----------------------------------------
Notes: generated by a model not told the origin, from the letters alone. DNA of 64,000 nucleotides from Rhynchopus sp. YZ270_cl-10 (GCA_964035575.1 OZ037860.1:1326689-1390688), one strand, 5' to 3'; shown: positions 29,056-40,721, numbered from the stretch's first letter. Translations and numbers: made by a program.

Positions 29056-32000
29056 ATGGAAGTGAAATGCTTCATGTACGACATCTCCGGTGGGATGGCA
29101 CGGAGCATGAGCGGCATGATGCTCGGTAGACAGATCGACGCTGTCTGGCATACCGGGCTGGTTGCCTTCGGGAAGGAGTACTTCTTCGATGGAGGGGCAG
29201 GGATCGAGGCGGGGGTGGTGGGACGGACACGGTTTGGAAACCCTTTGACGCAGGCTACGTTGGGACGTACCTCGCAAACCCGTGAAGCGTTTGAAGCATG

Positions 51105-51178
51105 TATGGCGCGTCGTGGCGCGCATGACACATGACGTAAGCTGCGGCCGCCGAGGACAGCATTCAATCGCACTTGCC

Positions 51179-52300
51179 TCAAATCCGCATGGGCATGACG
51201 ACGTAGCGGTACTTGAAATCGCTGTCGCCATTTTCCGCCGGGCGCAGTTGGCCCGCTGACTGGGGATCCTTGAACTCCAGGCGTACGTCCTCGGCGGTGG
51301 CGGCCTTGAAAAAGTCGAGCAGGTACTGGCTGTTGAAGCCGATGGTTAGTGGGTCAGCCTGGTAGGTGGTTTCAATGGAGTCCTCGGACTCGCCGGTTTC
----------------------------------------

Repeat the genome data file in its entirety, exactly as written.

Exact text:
Notes: generated by a model not told the origin, from the letters alone. DNA of 64,000 nucleotides from Rhynchopus sp. YZ270_cl-10 (GCA_964035575.1 OZ037860.1:1326689-1390688), one strand, 5' to 3'; shown: positions 29,056-40,721, numbered from the stretch's first letter. Translations and numbers: made by a program.

Positions 29056-32000
29056 ATGGAAGTGAAATGCTTCATGTACGACATCTCCGGTGGGATGGCA
29101 CGGAGCATGAGCGGCATGATGCTCGGTAGACAGATCGACGCTGTCTGGCATACCGGGCTGGTTGCCTTCGGGAAGGAGTACTTCTTCGATGGAGGGGCAG
29201 GGATCGAGGCGGGGGTGGTGGGACGGACACGGTTTGGAAACCCTTTGACGCAGGCTACGTTGGGACGTACCTCGCAAACCCGTGAAGCGTTTGAAGCATG

Positions 51105-51178
51105 TATGGCGCGTCGTGGCGCGCATGACACATGACGTAAGCTGCGGCCGCCGAGGACAGCATTCAATCGCACTTGCC

Positions 51179-52300
51179 TCAAATCCGCATGGGCATGACG
51201 ACGTAGCGGTACTTGAAATCGCTGTCGCCATTTTCCGCCGGGCGCAGTTGGCCCGCTGACTGGGGATCCTTGAACTCCAGGCGTACGTCCTCGGCGGTGG
51301 CGGCCTTGAAAAAGTCGAGCAGGTACTGGCTGTTGAAGCCGATGGTTAGTGGGTCAGCCTGGTAGGTGGTTTCAATGGAGTCCTCGGACTCGCCGGTTTC